Global Food Habits Driving Animal Habitat Loss

It has been talked about for some years, but with time running out to stop ecological breakdown, we could be headed for a disaster beyond action. But with the foresight to mitigate the risks, will we act?

Academics from the University of Leeds and the University of Oxford released a damning report highlighting a direct link between human consumption of food products and rapid habitat loss. Industrial logging, most of it illegal, is but one of the many causes behind ecological disaster that could spell climatic calamity in the years to come.

The report, which was published in Nature detailed how 75-90% of land animals stand to lose some of their natural habitats.

In the report, authors said: “By 2050, 1,280 species were projected to lose at least 25% of their remaining habitat area and could be at increased risk of global extinction.”

Converting unhealthy lifestyles is a place to start. Limiting meat consumption to just once or twice per week can help alleviate some of the risks global ecological damage poses. This includes moving from a largely poultry and red meat-based diet to a pescatarian and vegetarian/vegan-based lifestyle. Moving to any diet still requires vigilance about what you eat as some products, such as almonds and avocados, can incur a negative environmental impact over others and may contribute to wasteful deforestation.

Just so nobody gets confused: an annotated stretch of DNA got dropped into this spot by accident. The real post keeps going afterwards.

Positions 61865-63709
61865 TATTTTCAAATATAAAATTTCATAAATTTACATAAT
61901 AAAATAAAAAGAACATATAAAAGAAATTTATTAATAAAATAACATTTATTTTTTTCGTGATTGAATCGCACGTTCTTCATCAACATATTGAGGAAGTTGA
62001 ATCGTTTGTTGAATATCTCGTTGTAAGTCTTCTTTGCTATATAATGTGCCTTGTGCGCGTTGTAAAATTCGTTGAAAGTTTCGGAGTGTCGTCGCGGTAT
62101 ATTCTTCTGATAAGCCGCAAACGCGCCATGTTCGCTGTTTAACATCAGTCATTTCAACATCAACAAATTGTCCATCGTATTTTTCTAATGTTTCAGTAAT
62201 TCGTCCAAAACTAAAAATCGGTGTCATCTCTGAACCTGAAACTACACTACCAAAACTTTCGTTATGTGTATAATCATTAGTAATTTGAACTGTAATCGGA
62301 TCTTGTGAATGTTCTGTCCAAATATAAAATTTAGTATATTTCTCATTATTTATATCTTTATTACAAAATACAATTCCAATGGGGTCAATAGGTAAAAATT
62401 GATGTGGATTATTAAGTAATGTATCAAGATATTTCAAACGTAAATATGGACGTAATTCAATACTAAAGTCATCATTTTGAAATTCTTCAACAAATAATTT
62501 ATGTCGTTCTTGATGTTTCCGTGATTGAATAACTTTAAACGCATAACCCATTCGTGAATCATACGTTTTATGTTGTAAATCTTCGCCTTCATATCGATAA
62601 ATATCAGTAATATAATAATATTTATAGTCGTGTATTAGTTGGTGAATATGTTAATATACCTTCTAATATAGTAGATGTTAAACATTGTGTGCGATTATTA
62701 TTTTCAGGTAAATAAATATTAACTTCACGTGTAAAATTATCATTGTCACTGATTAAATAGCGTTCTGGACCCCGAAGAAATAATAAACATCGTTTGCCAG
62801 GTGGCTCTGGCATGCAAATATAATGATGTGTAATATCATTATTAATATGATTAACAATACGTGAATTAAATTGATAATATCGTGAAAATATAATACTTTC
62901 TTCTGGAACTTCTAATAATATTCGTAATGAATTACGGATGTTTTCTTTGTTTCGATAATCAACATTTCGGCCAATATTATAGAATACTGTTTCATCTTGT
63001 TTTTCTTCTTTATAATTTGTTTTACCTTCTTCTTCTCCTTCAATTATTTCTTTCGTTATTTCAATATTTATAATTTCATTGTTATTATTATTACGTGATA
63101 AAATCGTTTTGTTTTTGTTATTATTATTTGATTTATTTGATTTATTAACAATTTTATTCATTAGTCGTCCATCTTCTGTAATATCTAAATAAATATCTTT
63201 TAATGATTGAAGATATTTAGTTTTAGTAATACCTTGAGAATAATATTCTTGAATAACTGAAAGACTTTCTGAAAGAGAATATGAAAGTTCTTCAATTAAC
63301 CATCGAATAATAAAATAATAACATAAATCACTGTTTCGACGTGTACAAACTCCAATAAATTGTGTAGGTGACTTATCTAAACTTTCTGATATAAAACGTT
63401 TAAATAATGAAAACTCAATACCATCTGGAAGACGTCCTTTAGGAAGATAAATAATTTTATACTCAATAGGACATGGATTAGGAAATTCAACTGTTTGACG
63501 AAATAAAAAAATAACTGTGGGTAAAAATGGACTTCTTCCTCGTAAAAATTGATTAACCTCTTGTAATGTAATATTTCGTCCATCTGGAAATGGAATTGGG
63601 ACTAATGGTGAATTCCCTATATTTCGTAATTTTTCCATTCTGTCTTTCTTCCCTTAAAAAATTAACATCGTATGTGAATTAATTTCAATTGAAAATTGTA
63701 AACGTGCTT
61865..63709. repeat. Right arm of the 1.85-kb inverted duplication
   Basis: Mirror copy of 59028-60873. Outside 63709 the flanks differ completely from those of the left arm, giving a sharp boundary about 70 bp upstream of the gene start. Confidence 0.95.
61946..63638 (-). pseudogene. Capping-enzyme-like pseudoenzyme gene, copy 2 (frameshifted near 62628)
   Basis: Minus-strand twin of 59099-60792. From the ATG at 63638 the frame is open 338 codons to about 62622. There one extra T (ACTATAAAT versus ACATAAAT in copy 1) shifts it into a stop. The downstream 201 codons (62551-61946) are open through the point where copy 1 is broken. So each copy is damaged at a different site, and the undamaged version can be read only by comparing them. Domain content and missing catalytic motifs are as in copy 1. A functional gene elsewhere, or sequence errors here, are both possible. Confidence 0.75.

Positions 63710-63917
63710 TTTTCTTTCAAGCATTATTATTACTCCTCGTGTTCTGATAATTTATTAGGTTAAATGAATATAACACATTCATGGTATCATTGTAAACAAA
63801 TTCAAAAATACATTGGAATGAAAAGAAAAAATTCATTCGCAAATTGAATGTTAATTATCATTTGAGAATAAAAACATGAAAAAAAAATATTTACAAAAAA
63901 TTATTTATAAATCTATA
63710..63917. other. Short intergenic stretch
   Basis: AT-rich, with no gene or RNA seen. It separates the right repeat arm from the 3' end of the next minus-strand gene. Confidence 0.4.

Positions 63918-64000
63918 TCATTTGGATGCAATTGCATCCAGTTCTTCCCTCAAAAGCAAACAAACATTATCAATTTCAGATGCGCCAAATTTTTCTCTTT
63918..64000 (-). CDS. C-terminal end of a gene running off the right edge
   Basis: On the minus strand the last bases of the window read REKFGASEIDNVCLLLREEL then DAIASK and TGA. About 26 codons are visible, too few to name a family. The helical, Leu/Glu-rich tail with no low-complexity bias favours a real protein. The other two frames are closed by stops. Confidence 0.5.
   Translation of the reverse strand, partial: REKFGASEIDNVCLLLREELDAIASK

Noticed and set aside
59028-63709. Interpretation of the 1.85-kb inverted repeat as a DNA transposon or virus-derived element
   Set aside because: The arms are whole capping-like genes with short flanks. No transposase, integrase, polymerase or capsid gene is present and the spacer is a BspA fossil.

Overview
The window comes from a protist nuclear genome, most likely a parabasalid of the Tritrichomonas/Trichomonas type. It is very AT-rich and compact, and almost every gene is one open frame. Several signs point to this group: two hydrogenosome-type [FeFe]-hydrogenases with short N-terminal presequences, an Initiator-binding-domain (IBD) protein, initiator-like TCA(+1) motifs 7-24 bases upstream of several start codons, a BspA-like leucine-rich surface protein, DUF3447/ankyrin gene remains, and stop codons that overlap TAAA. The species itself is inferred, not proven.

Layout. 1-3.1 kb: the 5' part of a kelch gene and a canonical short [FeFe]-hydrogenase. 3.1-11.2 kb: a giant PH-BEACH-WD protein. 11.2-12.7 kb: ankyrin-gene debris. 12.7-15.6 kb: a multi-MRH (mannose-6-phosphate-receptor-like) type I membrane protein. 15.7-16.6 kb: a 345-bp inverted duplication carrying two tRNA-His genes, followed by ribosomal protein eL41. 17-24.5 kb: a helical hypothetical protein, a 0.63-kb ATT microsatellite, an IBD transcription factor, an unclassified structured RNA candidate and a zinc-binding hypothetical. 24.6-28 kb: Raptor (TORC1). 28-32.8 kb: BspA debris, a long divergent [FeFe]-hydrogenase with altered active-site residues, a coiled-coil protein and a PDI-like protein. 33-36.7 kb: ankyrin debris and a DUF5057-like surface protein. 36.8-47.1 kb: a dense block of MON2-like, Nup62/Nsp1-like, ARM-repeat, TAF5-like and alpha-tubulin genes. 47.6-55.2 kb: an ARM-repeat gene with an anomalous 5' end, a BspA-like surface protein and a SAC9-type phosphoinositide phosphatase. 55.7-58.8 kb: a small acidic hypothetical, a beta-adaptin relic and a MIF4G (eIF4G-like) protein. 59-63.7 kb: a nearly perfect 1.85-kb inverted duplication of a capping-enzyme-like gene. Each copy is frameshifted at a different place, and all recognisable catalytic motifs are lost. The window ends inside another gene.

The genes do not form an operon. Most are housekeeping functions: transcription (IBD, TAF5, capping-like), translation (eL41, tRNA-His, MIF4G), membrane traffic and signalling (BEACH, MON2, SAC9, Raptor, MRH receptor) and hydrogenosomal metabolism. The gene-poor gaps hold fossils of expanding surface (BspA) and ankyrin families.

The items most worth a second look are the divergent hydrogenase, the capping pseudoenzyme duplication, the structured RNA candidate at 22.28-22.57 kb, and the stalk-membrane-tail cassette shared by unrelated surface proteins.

The authors conclude: “Our projections suggest that, under business-as-usual, agricultural expansion will drive widespread and severe biodiversity declines, but that these could be avoided with concerted, proactive efforts to address food consumption and production as ultimate drivers of biodiversity loss.”

There are several programs and apps available to aid personal behaviours and a shift away from detrimental pathways including the Global Footprint Network and WWF’s footprint calculator.

Photograph: CIFOR